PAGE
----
Can a person overcome his upbringing, or is he doomed to carry on with what he has known? As an orphan raised by Floyd, a traveling huckster, Grady has only known deception. From the time he was a very young boy, he was trained to put on a show to convince gullible villagers that he was a savage, swamp-dwelling, alligator rasslin’ creature known by legend as a Feechie. Grady is even convinced at one point that he actually is a Feechie. What else could explain his extraordinary ugliness? They have a successful show for years until people stop believing in Feechies. So they are forced to try some other unscrupulous schemes to make a living.
The Charlatan's Boy by Jonathan Rogers is written in a charming Southern narrative style, coloquial grammar and all. The story follows Grady, now a teenager, through a time of searching, as he wonders about his origin and what he should choose to do with his future. Will he continue to blindly follow Floyd and his schemes without any love or appreciation in return? Floyd is, after all, the only family, or even friend, that Grady has known in his life. Or will he strike out on his own and become an ordinary and honest man? He feels way too repulsive to really fit in anywhere. Grady’s very identity is bound up in the Feechie Trade that he grew up with. So he and Floyd decide that, one way or another, they must revive belief in Feechies, and their livelihood along with it.
When I started reading The Charlatan’s Boy, I was afraid I would have trouble overcoming my aversion to reading first person narrative style. It’s one of my personal quirks, and I try to stretch out of it a bit from time to time. In this case, though, Jonathan Rogers’ unusual writing voice made it more than tolerable, and it didn’t take long for me to get over it.
One thing that did cause a more substantial hang-up for me was that the story is very character based and it didn’t strike a very in-depth plot until the second half. I personally prefer an engaging plot that keeps me coming back, begging to know what happens next. Having a young child and little time to read, I’ve unfortunately become a little more impatient about reading than I previously was. The beginning of the book was a bit episodic, and while still very enjoyable, it wasn’t very suspenseful. During the first half of the book, I found myself forgetting about the book, leaving it sitting around for a few days at a time without reading. The second half, however, I devoured pretty quickly as the plot became more engrossing.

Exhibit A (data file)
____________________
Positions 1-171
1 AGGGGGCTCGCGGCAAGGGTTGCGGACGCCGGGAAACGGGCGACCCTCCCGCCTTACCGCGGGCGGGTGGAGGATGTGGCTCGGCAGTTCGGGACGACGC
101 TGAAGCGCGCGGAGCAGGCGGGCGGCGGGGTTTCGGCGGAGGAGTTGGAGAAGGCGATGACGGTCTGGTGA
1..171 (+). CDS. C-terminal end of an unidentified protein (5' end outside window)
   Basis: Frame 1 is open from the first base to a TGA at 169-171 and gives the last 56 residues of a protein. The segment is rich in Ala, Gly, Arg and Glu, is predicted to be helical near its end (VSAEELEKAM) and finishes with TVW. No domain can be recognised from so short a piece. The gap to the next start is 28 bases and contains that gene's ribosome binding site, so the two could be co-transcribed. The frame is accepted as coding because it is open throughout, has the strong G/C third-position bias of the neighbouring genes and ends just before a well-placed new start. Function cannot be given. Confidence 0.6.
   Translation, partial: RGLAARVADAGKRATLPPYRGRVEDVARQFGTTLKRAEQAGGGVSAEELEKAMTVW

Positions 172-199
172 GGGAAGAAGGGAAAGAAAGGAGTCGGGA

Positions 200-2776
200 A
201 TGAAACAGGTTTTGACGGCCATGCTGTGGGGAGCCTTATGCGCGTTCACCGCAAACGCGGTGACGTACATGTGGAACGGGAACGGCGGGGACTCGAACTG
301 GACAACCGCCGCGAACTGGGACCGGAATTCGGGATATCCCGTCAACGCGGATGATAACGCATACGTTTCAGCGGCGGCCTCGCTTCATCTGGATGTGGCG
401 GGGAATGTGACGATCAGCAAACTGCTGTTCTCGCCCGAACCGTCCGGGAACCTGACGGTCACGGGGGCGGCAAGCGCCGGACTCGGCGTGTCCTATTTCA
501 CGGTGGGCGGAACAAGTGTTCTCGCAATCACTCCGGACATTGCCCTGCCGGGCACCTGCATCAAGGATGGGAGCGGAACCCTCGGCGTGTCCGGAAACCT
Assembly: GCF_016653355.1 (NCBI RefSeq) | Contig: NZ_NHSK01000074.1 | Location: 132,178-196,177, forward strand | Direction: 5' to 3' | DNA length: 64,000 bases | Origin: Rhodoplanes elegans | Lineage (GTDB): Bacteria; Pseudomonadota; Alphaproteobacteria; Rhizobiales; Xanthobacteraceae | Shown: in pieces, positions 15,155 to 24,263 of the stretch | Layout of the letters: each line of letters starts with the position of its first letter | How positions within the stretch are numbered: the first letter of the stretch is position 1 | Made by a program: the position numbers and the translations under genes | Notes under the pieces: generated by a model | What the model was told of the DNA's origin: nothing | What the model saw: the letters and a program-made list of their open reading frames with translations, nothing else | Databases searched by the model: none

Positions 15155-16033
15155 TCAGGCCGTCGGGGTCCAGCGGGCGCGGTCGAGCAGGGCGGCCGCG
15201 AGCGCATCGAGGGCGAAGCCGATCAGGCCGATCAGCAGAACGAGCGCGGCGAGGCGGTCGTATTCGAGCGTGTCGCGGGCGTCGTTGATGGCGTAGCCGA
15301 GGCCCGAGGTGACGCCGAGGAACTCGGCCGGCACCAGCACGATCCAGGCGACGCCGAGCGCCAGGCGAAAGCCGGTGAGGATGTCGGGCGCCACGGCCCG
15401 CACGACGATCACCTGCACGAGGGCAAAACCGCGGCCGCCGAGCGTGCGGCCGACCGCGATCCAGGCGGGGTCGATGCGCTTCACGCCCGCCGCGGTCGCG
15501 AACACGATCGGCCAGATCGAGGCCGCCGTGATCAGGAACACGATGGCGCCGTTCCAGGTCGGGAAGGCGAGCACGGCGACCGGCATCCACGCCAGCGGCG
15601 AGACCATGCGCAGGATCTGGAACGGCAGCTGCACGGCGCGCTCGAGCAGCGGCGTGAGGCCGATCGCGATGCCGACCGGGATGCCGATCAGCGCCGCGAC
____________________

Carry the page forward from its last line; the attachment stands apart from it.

I have to say that the best thing about The Charlatan’s Boy is the ending. It was very satisfying and unexpected. At the end of the book it says there is another book about Grady coming out this fall. So, knowing that, the book makes more sense as an introduction to something bigger. The goal of this first book seems to be establishing the characters and the background for a greater story, making the slower plot more forgivable. So, despite the few stylistic conflicts I had with The Charlatan’s Boy, I can honestly say that I plan to read the next one, and perhaps some of Jonathan Rogers’ previous work.
I received a copy of the book from Waterbrook/Multnomah for this review through their Blogging for Books program. You can purchase The Charlatan’s Boy by Jonathan Rogers here.
Following is a sample chapter from the book.